• Posts Tagged ‘nunc pro tunc’

    More on What Nunc Pro Tunc Means

    by  • December 5, 2016 • patent • 0 Comments

    One of my most read posts is “What Nunc Pro Tunc Means.” It means “now for then” in Latin, which is hardly much help. Extensive Google research tells me that it’s used to correct judicial orders, but that’s not what brings readers to my blog. In the IP field we typically use “nunc pro...

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    Pick Your Story

    by  • May 16, 2016 • trademark • 1 Comment

    When you have one theory for one court, and a different theory for a later one, it probably isn’t going to turn out too well. In the latter suit before the Trademark Trial and Appeal Board, Weber-Stephen Products, LLC, famous maker of grills, petitioned to cancel the registration for a stylized “Q” trademark owned...

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    The New Federal Law of Patent Assignment

    by  • March 26, 2011 • patent

    In Abraxis Bioscience, Inc. v. Navinta, LLC last November, a panel of the Court of Appeals for the Federal Circuit examined a set of transactional documents and held that the plaintiff did not own the patents when the suit was filed and therefore did not have standing (blog post here).  This wasn’t your run-of-the...

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    What Nunc Pro Tunc Means

    by  • March 3, 2011 • patent

    Patent standing cases are a dime a dozen, so I don’t necessarily blog them.  But Epic Sporting Goods, Inc. v. Fungoman LLC gives a really good summary of the legal significance of an assignment nunc pro tunc, so I thought I’d share it. On August 1, 2006 the asserted patent (U.S. Patent 7.082,938 titled “Baseball Fielding...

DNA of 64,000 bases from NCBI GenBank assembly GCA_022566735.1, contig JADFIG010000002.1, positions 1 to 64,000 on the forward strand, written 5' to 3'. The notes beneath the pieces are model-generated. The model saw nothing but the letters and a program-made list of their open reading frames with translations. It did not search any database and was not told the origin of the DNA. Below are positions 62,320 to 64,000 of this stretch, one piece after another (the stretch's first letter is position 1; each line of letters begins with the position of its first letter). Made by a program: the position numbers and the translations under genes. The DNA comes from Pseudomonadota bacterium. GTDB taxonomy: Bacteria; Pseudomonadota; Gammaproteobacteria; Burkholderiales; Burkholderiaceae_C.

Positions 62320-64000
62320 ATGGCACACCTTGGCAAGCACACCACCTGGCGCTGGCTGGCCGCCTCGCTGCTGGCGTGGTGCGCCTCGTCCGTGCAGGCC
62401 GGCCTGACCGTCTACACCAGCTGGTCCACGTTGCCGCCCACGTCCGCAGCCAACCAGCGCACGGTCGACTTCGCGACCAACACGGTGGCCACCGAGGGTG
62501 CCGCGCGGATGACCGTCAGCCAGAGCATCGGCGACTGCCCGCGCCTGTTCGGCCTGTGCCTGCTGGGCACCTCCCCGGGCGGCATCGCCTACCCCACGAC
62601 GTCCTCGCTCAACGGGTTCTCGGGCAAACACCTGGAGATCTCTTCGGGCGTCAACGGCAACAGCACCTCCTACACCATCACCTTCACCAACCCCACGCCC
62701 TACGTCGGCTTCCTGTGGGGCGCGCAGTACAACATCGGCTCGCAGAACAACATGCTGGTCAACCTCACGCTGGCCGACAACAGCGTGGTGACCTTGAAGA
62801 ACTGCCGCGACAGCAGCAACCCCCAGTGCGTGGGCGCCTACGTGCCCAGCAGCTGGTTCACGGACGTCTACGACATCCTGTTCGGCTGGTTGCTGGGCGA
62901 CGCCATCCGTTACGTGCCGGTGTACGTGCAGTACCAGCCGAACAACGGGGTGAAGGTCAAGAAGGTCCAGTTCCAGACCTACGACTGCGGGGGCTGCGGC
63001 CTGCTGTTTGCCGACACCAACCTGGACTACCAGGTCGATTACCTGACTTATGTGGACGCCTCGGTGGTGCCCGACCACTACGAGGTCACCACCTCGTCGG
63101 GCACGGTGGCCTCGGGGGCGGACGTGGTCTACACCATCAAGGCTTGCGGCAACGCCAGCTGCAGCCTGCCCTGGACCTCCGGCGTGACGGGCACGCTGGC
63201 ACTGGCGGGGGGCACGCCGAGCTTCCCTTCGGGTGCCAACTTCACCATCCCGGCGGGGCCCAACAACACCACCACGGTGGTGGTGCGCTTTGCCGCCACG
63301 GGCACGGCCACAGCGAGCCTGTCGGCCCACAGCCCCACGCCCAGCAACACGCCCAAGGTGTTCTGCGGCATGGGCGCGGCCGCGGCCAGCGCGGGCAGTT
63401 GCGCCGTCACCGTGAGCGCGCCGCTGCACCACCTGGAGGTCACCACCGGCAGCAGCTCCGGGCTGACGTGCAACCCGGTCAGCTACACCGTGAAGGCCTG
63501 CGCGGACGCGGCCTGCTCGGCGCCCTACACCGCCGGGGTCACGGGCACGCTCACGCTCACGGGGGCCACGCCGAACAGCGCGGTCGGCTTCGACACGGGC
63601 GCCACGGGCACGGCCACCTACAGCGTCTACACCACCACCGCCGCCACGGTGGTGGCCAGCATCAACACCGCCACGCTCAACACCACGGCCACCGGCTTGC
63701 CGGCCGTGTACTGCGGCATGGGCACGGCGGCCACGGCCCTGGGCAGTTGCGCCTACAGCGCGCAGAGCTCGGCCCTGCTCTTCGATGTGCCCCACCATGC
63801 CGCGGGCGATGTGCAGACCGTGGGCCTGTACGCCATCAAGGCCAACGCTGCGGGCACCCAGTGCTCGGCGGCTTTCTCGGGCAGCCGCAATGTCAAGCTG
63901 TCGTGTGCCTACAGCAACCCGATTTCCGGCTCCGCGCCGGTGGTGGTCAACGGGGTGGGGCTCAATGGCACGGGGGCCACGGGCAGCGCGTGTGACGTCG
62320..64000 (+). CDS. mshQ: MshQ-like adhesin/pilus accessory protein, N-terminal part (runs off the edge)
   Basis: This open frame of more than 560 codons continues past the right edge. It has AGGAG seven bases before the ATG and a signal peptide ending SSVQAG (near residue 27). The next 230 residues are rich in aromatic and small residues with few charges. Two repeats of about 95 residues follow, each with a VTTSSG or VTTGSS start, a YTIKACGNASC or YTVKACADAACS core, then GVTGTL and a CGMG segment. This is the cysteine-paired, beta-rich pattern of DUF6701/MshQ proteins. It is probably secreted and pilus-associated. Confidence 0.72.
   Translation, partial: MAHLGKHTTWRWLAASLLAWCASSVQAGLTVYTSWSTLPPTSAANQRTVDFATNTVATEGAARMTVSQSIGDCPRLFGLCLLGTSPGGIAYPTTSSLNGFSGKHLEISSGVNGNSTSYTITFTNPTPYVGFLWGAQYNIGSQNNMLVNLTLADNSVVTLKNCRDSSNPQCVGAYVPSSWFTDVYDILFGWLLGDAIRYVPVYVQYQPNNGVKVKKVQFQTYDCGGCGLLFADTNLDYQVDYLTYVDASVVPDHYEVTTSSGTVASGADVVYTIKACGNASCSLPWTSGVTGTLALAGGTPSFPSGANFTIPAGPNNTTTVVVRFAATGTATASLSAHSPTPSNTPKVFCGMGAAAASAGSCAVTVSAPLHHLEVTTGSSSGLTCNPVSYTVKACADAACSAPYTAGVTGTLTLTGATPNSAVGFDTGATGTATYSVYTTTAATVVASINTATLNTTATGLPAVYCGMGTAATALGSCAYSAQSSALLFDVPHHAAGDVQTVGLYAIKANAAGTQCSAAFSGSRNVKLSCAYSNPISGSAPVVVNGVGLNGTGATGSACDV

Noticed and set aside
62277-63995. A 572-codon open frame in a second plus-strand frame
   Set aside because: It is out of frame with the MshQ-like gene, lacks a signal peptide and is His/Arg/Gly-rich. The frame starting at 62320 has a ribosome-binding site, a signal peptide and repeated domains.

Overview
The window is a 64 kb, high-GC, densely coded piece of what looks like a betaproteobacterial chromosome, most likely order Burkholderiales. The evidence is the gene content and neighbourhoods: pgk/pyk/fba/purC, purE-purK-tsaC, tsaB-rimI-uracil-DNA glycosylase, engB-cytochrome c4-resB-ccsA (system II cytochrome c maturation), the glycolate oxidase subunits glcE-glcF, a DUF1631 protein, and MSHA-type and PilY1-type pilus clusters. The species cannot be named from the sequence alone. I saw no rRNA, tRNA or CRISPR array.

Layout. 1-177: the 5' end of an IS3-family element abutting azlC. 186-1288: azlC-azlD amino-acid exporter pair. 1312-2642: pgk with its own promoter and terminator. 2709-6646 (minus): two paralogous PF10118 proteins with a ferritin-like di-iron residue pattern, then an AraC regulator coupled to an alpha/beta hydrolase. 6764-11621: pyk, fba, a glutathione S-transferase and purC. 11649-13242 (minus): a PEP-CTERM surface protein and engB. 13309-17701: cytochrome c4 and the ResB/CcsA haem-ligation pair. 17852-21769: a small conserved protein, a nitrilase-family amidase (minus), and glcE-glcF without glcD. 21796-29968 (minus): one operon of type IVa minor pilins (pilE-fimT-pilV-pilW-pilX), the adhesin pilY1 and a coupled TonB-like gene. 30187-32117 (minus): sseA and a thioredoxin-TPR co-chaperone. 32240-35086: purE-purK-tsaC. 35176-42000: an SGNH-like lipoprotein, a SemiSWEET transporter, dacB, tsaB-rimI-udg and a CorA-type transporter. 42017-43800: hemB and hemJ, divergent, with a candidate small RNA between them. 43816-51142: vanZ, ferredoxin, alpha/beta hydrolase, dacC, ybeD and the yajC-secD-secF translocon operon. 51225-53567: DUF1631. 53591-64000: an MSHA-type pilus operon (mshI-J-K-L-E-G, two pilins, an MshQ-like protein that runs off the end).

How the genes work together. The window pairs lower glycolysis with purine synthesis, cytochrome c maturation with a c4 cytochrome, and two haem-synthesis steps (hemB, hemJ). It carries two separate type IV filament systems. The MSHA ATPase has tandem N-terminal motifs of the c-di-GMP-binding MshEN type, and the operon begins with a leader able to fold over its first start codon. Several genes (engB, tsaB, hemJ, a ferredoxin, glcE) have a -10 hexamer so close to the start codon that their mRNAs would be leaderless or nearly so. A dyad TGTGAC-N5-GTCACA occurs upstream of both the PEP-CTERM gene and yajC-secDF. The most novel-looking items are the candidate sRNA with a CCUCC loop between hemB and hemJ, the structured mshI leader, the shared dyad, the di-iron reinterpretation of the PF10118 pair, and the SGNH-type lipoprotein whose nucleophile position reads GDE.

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    Claims Left Barely Standing

    by  • June 27, 2010 • copyright, trademark

    Commerce Bancorp LLC v. Hill is a meaty enough case on ownership issues alone it’s good for two blog posts.  First is a standing problem that cropped up, second an allegation of trademark abandonment.  I’ll do standing now and abandonment later. I am always somewhat baffled by changes in ownership of intellectual property when...

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    What Every Transactional Counsel Should Know

    by  • September 20, 2009 • patent

    Intellectual property specialists may not be involved in the preparation of merger and acquisition documents, and a couple of recent cases show what can go wrong when the form is missing something important. In one case the patentee won, but in the other the patentee didn’t. In Carotek, Inc. v. Kobayashi Ventures, LLC, the...

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    A Less than Iron Clad Theory

    by  • January 30, 2009 • trademark

    In the past few years John Welch at the TTABlog has organized a Boston road trip for the Trademark Trial and Appeal Board. They’re great events and I highly recommend that anyone nearby make it there. This past October, the TTAB held an inter partes hearing in Iron Man Magazine versus the Ironman Triathalon...

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    Positively Perfect in Every Way

    by  • September 30, 2008 • patent

    Positive Technologies whiffed the first patent infringement complaint by filing in the name of the wrong entity, Positive-California, when it should have been filed in the name of Positive-Nevada.  Positive calls a mulligan and refiles in the correct entity’s name, then the two companies merge into Positive Technologies, Inc. The standing problems aren’t over...

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